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90s Slang You Should Know


or pickaxe

[pik-aks] /ˈpɪkˌæks/
noun, plural pickaxes.
a pick, especially a mattock.
verb (used with object), pickaxed, pickaxing.
to cut or clear away with a pickax.
verb (used without object), pickaxed, pickaxing.
to use a pickax.
Origin of pickax
1275-1325; pick2 + ax; replacing Middle English picois < Middle French, Old French; akin to French pic pick2. See pique1 Unabridged
Based on the Random House Dictionary, © Random House, Inc. 2017.
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Examples from the Web for pickaxe
Contemporary Examples
Historical Examples
  • However that must be risked, although it would be most undesirable to meet him with the pickaxe in their possession.

  • There was a pickaxe—perhaps the very one she had seen there in the winter—and a shovel.

    Ruth Fielding At College Alice B. Emerson
  • In the case of the Thugs this was a pickaxe, but with the Dacoits it was an axe with a highly-tempered edge.

    Prisoners Their Own Warders J. F. A. McNair
  • Look at that broad youth with the pickaxe; at the slight one with the sword.

  • I long to give him a pickaxe, and set him on upon the roads.

    Heartsease Charlotte M. Yonge
  • So with pickaxe and shovel I went to the bottom of the pit and set myself to work.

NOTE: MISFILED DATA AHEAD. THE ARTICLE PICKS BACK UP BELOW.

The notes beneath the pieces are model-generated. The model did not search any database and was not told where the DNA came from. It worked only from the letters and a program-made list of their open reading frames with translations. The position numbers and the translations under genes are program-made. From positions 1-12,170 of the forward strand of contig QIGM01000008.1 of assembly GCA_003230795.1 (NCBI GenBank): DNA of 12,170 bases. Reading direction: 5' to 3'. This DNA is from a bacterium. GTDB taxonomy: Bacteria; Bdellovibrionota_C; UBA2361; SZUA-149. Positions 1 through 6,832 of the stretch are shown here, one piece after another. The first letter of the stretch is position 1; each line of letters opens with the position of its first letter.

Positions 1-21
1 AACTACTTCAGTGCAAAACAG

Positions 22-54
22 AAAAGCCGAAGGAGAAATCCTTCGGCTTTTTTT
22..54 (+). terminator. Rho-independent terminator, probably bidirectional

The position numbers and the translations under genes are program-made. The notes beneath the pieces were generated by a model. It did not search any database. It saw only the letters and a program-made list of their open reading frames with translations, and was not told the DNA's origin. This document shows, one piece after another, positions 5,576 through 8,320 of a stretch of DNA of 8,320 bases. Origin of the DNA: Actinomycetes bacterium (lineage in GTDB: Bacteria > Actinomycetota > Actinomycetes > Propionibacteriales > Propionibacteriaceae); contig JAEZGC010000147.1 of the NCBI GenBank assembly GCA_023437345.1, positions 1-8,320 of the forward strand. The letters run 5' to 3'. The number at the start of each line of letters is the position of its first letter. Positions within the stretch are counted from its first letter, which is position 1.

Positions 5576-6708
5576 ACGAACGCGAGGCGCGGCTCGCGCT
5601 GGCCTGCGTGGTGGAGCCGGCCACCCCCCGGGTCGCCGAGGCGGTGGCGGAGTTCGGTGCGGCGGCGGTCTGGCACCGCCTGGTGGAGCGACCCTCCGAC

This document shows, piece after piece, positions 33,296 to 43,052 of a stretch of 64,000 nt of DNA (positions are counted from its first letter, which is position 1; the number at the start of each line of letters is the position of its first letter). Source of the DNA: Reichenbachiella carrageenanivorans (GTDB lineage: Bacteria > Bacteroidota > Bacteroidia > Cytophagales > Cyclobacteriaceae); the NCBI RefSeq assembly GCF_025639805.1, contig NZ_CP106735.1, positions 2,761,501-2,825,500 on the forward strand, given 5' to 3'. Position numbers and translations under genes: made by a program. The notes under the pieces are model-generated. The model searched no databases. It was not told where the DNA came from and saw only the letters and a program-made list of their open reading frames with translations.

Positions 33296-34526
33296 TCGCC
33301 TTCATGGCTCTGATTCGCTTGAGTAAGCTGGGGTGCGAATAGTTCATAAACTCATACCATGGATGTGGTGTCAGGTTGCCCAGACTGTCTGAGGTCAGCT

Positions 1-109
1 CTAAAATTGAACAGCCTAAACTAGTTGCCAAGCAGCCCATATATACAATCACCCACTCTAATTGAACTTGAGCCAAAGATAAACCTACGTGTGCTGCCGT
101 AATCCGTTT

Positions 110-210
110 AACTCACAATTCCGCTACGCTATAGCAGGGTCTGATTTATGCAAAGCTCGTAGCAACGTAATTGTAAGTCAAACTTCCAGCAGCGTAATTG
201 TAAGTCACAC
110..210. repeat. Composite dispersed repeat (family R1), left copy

My Terminal Moraine Frank E. Stockton
  • As for a pickaxe, it was coming to feel no heavier than the baseball bat which he had always rather scorned.

    Ross Grant Tenderfoot John Garland
  • Then he struck the giant such a blow on the head with a pickaxe that he killed him.

    Favorite Fairy Tales Logan Marshall
  • Meanwhile Jenks swarmed up the pole again, and drew up after him a crowbar, the sledge-hammer, and the pickaxe.

British Dictionary definitions for pickaxe


a large pick or mattock
to use a pickaxe on (earth, rocks, etc)
Word Origin
C15: from earlier pikois (but influenced also by axe), from Old French picois, from picpick²; compare also pique1
Collins English Dictionary - Complete & Unabridged 2012 Digital Edition
© William Collins Sons & Co. Ltd. 1979, 1986 © HarperCollins
Publishers 1998, 2000, 2003, 2005, 2006, 2007, 2009, 2012
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Word Origin and History for pickaxe

also pick-axe, early 15c., folk etymology alteration (by influence of axe) of Middle English picas (mid-13c.), via Anglo-French piceis, Old French pocois (11c.) and directly from Medieval Latin picosa "pick," related to Latin picus "woodpecker" (see pie (n.2)).

Online Etymology Dictionary, © 2010 Douglas Harper
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